The rare earths are a collection of 17 elements in the periodic table: lanthanum, cerium, and erbium, to name a few. These materials play an important and increasing role in electrical and electronic devices, including batteries and magnets (which are used in electric motors and geherators.) Considerable concern has been raised lately about the concentration of rare-earths production in Chinese hands: see for example today’s Business Insider post, which deals with the Chinese government’s push for consolidation of that country’s rare-earths industry into a smaller number of companies. See also this post regarding dependency of key U.S. military systems on rare earths.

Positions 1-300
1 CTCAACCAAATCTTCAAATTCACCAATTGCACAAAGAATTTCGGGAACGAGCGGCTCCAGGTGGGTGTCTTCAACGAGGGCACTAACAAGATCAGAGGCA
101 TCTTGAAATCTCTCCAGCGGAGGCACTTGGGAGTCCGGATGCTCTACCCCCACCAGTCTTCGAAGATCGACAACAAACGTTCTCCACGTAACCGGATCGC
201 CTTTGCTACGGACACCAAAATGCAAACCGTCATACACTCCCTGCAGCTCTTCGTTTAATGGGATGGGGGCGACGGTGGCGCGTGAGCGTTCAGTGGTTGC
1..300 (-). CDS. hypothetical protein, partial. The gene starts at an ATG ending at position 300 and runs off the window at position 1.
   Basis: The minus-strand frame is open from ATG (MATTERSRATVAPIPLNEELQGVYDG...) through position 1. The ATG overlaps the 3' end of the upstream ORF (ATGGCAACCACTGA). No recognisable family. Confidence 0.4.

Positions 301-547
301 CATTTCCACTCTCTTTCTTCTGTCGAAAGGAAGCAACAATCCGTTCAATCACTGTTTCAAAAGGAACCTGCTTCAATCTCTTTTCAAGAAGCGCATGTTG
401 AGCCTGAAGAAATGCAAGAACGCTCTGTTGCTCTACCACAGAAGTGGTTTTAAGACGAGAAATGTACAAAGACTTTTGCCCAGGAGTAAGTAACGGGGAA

I’m interested in discussing rare earths from two standpoints: overall U.S. economic and security policy, and investment opportunities/risks.
One particular factor that needs to be considered is substitutability: while it’s easy to panic about limited or restricted resources, it often turns out to be the case that vital-seeming substances become a lot less vital when human ingenuity creates substitutes (As in the case of synthetic rubber after Japanese capture of most rubber plantations during WWII)…I believe I’ve read about some cases in which rare-earths substitutes have already been developed for certain applications of these materials.
A couple more links:
As always, nothing in this post is intended as investment device. Do your own due diligence, and IMO one should be especially careful in this area as it is precisely the sort of thing that attracts scamsters and bubble-level pricing.
Anyone out there with interest/knowledge in this subject?